For many years we have heard about how individual women approach investing differently to men and make more money (on average 0.40% pa).
Women tend to invest for longer, don’t try and time the market, are generally more risk-averse than men. Men engage in 45% more trading activity than women, while women focus more on the big picture. Numerous studies have shown these patterns over time for individual investors, with women being more prepared to ask for assistance and education, instead of assuming that they know the answers
Now we can see that these trends apply for fund management teams as well.
A recent Willis Towers Watson research paper (of 1,500 fund management teams around the world) shows that fund management groups that hire more women achieve bigger returns than most male-dominated teams, with the top quartile (of proportion of female investors) outperforming the bottom quartile (of proportion of female investors) by nearly half a percentage point each year on average – a total of 4.60% every decade.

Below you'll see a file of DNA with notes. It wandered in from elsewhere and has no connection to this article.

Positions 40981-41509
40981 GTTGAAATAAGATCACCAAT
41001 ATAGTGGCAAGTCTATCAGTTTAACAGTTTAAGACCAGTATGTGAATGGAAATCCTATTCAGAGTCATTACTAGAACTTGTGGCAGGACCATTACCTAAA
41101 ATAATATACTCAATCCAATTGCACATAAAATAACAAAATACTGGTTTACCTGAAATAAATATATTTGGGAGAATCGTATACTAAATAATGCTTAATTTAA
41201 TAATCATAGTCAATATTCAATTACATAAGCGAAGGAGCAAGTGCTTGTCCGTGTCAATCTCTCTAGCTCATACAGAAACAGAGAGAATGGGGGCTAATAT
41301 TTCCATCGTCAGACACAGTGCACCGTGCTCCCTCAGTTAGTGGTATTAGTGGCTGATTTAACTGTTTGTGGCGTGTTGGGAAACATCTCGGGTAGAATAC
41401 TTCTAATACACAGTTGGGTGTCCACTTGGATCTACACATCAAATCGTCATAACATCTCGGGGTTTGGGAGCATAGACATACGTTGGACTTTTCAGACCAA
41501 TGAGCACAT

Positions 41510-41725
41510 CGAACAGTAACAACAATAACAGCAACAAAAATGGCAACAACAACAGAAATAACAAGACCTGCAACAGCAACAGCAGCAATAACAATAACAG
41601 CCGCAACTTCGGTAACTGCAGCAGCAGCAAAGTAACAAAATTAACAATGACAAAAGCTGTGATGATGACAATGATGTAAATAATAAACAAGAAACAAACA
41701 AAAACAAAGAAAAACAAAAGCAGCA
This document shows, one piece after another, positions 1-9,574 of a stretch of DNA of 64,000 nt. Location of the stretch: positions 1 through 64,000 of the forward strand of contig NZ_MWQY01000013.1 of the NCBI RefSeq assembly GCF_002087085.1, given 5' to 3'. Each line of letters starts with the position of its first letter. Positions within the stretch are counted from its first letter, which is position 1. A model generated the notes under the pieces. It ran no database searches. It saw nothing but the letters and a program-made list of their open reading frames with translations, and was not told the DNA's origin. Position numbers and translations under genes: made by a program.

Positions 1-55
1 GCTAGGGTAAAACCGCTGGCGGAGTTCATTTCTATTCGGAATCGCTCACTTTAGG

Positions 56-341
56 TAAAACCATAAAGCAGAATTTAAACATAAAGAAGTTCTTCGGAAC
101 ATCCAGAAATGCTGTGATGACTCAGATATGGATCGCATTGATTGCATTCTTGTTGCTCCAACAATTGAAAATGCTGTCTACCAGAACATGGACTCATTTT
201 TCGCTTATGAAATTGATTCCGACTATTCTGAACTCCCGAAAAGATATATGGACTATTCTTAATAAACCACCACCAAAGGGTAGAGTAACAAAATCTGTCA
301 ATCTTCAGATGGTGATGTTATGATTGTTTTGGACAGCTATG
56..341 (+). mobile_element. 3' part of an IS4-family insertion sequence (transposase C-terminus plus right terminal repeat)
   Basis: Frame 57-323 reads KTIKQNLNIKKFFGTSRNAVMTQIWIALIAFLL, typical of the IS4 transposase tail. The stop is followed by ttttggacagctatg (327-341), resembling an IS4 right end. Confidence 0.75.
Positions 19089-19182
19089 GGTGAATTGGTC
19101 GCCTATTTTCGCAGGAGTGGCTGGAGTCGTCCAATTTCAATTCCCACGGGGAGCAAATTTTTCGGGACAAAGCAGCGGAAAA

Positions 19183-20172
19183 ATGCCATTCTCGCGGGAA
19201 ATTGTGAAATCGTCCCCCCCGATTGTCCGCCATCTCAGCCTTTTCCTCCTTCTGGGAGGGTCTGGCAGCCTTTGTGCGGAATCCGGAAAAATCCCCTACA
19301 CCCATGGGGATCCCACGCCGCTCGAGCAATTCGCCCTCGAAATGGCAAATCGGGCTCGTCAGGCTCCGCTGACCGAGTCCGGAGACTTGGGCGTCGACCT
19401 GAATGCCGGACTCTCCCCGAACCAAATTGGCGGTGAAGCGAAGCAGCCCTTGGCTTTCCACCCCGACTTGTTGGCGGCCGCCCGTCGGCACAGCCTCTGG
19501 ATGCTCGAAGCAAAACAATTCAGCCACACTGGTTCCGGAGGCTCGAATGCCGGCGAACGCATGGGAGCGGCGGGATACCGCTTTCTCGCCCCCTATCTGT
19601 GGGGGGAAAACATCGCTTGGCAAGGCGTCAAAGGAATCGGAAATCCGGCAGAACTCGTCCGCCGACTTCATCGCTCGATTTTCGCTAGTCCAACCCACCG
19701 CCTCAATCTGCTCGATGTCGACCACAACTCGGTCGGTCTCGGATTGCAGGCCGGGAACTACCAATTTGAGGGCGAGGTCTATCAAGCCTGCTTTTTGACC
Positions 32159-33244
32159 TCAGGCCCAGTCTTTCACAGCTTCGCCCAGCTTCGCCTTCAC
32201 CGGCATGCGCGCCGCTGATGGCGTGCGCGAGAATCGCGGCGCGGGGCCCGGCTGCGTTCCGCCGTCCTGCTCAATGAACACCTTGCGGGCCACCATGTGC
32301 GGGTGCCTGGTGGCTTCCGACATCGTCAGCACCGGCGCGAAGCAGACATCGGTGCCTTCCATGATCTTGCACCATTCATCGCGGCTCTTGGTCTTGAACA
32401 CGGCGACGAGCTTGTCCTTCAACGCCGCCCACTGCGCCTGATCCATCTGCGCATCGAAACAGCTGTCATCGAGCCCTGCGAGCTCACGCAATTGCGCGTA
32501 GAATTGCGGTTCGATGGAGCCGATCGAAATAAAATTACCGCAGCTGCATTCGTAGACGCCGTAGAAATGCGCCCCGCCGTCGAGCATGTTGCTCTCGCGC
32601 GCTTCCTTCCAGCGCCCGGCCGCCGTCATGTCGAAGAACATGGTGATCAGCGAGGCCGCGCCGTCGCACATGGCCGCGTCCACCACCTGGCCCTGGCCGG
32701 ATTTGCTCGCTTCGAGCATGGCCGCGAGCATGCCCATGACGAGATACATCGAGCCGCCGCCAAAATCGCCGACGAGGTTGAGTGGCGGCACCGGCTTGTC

The reasons for this include the attributes that women bring to the team, with cognitive diversity, more flexibility and adaptability. Women may bring a more patient focus on ‘consistency of returns’, with sustainability (ie ethical) funds being more noticeably female.
However, although these leading performers have women in the team, some of those teams still had fewer than 1/3 of the team being women.
Moneyworks are aware of the diversity in the investment professionals of the fund managers that we recommend, with many of the fund managers having women at senior levels. We anticipate that this will change over time as more women realise what an interesting and rewarding (both financially and personally) career making investment decisions is.